Albany-Hudson Electric Trail offers views, surprises – Times Union

A pair of riders on the Albany-Hudson Electric Trail near Kinderhook Lake.
Alpacas near Stockport on the Albany-Hudson Electric Trail.
The Albany-Hudson Electric Trail runs between an orchard and village park near Kinderhook.
The view of Albany from the Dunn Memorial Bridge.
I’d been riding for a while when the first rays of light arrived. Heading east into a crisp, December sunrise was one of many unanticipated joys of the trip and I stopped to turn off my bike lights.
The genesis of the trip was an email from Dave in East Schodack, who asked if I’d considered writing about the Albany-Hudson Electric Trail — a newly constructed 36-mile segment of the Empire State Trail running from Rensselaer to Hudson. 
I thought about Dave’s question for a while. I considered driving to Rensselaer, but then I’d need to put the bike on my car and find a parking place. Instead, I elected to ride from my Schenectady home because I liked the sound of “Home to Hudson.” I knew it was roughly 20-some miles from Electric City to Albany but stopped doing math for fear of talking myself out of the trip. Instead of planning and math, I packed Clif Bars and bike lights. Lots of them.
The sun had been up for a few hours when I arrived at the northern end of the AHET in Rensselaer. I experienced “Stewart’s mirage,” where I’m very hungry and imagine every brown-and-white building is a Stewart’s. 
While most of the AHET is off-road, there are short segments of on-road riding. These segments are well-marked and generally on sedate streets. The northern end of the route winds through suburban areas which, happily for me, offered an actual Stewart’s and a cyclist’s “second breakfast.”
Somewhere near Nassau Lake, the AHET starts showing off, rolling by lakes and streams and through pretty, small towns. The miles between Nassau Lake and Kinderhook Lake are surrounded by horse farms and are bike heaven. recently ranked the Empire State Trail the “Best Cross-State Ride,” and you’ll see why.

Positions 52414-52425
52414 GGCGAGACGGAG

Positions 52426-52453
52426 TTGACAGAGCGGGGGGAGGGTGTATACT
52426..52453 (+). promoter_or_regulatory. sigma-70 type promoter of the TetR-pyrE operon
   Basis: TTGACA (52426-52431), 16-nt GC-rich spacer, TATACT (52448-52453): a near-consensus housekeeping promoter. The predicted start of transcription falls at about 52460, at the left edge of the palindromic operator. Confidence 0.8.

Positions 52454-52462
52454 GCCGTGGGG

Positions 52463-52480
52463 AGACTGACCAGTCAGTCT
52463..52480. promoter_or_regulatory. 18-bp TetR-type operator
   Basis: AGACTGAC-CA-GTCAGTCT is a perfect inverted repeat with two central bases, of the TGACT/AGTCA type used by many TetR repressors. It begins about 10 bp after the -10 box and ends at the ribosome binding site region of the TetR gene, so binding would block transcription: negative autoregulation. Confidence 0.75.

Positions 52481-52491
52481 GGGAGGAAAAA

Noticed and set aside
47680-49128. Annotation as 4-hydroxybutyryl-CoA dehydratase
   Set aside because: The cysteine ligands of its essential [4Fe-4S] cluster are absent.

So, why would I write about a bike trail in winter? A few reasons. The first: Next week you might make a list of things you’re going to do in 2022 — try to define who you’re going to be. Maybe you’ll learn French, or convert your basement into a home gym or learn to make pottery. Consider adding a ride on the AHET to that list. You don’t have to ride a zillion miles. Just ride. Maybe bring a toothbrush and extra clothes and stay overnight in one of the towns along the trail. Since the invention of the bicycle, there has never been as much, or as good, bike infrastructure as we have right now. Plan to get out and enjoy it.
If your bike has been in the garage for years, now is a great time to fix it. Bike shops are busy in March and April, when the warm weather returns. They aren’t busy in December and January, so bring that bike in now. It doesn’t matter which bike shop, because they’re all good. No one opens a bike shop to be a millionaire, they do it because they love bikes and want people riding them — you’ll see.
I didn’t research the mileage or description of my trip because I wanted to be surprised and I was. Surprised at the pretty trail below Niverville, dancing with the Valatie Kill. Surprised by apple orchards with views of the Catskills’ Blackhead Range. Surprised when a pack of alpacas (do alpacas pack?) came to the fence to say hello. Surprised to see a man on a unicycle, decked out in winter gear, waving hello. Surprised to cross the Hudson city limits and the end of the AHET.
I turned my bike to head back north. I knew the route but the view was different. This is why I come out, no matter the season: to know this place better, to see it from a different direction. The day began to fade and the horses and lakes and streams looked better in the crisp sunset.
By the time I arrived at the northern end of the AHET, I needed bike lights again. I paused on the Dunn Memorial Bridge to take in Albany’s lights against the ink-black sky. From the bridge to the bike path is a steep, habitrail-like enclosure that I zipped through with a smile on my face, having more fun than adults are supposed to have. The Corning Preserve deer reluctantly stepped off the path as I rode, a silver moon reflected in the Hudson River beside me. I did the trip to find beauty and a challenge and found them both. Thanks, Dave.
Herb Terns is a Digital Ads Manager at the Times Union. He’s also a writer, adventurer and hypothermia connoisseur. For some reason, the Times Union has allowed him to write about the outdoors since 2009. You can reach him at or Twitter or Instagram at HJTerns.


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